The offense was great, and Clay Buchholz sucked. Business as usual.

The Red Sox banged out 15 hits Monday night at Fenway in a 14-7 victory over the Athletics, as every member of the lineup — except Christian Vazquez — recorded a hit.

Boston trailed 4-1 entering the fourth inning, but put up six runs in the frame, chasing Oakland starter Sonny Gray, who was tagged for seven earned-runs.

The Red Sox’ bats posted a combined 12 runs between the fourth, fifth, and sixth innings, capped by a grand slam off the bat of Jackie Bradley Jr., who finished 3-for-5 with six RBIs. Bradley now has a 15-game hitting streak.

Coming off his best start of the season last Wednesday against the White Sox, Buchholz was back to his usual miserable, nibbling self Monday. The enigmatic right-hander surrendered four earned-runs over five innings, while allowing six hits and two walks.

After Steven Wright needed just 101 pitches in a complete game Sunday night in New York, Buchholz had to throw 87 pitches in his five innings of work. But the offense bailed him out, as he was still able to pick up his second win of the season.

When asked what he thought about not being sent back out for the sixth inning, Buchholz joked: “I thought I got traded or something. I would have liked to have gone back out for the sixth, but I’m not the manager.”

As someone who was freezing his ass off in the park last night, I’d like to personally thank John Farrell for yanking him when he did.

The 14 runs were a season-high for the Red Sox, as just about everyone got in on the act.

In addition to Bradley, The Red Sox received big contributions from Travis Shaw and David Ortiz — both finished 3-for-5 — and Brock Holt, who clubbed his third home run of the season.

In relief of Buchholz, Tommy Layne pitched a perfect sixth, Carson Smith pitched the seventh and allowed one run (unearned, thanks to Bradley dropping a routine fly ball), and Heath Hembree allowed two runs in the final two innings to close out the win.

The victory improved the Red Sox’ record to 19-13, as they moved back into a tie with Baltimore for first place in the AL East.

Boston will send Sean O’ Sullivan to the mound Tuesday night in game two of the series, while Oakland will counter with Sean Manaea.


Bradley — Monday’s effort raised his average to .303, as he now has four homers and 21 RBIs on the season. His .903 OPS is also second-highest on the team. Perhaps the most impressive thing about Bradley’s current streak, is the way he’s spraying the ball all over the ballpark. His three hits on Monday included singles to center and left, and a Grand Slam into the right field seats. Defense has always been his calling card, but JBJ has quickly — and improbably — become one of the best hitters on the roster.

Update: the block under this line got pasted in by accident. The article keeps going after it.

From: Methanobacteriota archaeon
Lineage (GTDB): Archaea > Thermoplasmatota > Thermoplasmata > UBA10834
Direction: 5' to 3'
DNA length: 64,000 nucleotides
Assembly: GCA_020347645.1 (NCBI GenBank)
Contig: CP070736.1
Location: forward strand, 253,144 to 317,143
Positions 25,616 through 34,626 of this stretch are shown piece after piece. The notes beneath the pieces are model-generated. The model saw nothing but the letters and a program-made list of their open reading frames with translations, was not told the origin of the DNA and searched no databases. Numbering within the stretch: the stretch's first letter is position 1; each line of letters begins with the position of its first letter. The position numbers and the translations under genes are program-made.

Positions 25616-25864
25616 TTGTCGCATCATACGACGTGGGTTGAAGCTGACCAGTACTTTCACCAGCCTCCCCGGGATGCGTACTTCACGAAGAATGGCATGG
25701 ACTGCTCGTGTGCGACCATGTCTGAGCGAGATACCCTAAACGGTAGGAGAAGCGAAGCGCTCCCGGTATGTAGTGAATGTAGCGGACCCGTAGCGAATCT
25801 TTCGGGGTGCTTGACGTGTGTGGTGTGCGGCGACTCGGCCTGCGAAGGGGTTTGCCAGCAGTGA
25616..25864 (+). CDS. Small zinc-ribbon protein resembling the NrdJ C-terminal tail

Ortiz — In what’s become a running theme for much of this lineup, Ortiz continued to send the ball the opposite way. He had two doubles on the game — both to left field — and also scorched two balls up the middle, though both were caught. He now has a .321 average on the season, and his 1.090 OPS is completely ridiculous.

Shaw — The three-hit game (two doubles) raised his average to .308, as he continues to perform at the plate and in the field. Everyone seems to be waiting for Shaw to taper off, but the reality is that he’s consistently played at an all-star level dating back to the second-half of last season.


Buchholz — It was Star Wars Night at Fenway, but the force certainly wasn’t with Clay in this one. He gave up a run in the first inning, two in the second, and another in the third. But really, it could’ve been much worse. Buchholz allowed men to reach second and third with no outs in the first two innings, but was bailed out by a couple of line drives hit right at Travis Shaw. It was certainly a step backwards for Buchholz after pitching so well his last time out. It’s still tough to see him ever pitching his way out of the rotation, but he allows the conversation to persist.

Vazquez — The young catcher was the only member of the starting-nine without a hit, finishing 0-for-3 with a walk and two strikeouts. Vazquez’s average sits at .208, and given Ryan Hanigan’s equally punchless bat, the Red Sox seem to have abandoned the idea of getting production out of the catching position entirely, prioritizing defense and game-calling.

Farrell — Buchholz was bad, but I still think he should’ve pitched the sixth. The Sox were up 9-4, and while his 87 pitches mounted quickly, he surely had enough left for at least one more inning. Especially considering the uncertainty of what O’Sullivan (first start of season) will provide on the mound Tuesday night, it would’ve made sense to save as many bullpen arms as possible.


Eduardo Rodriguez isn’t ready to rejoin the rotation quite yet, but he’s close.

After Monday’s game, John Farrell announced that Rodriguez will be making at least one more start for Triple-A-Pawtucket. His next scheduled start is Friday Night.

Coming off a right knee injury that sidelined him for all of spring training, Rodriguez has had three rehab starts with Pawtucket, compiling a 4.70 ERA.

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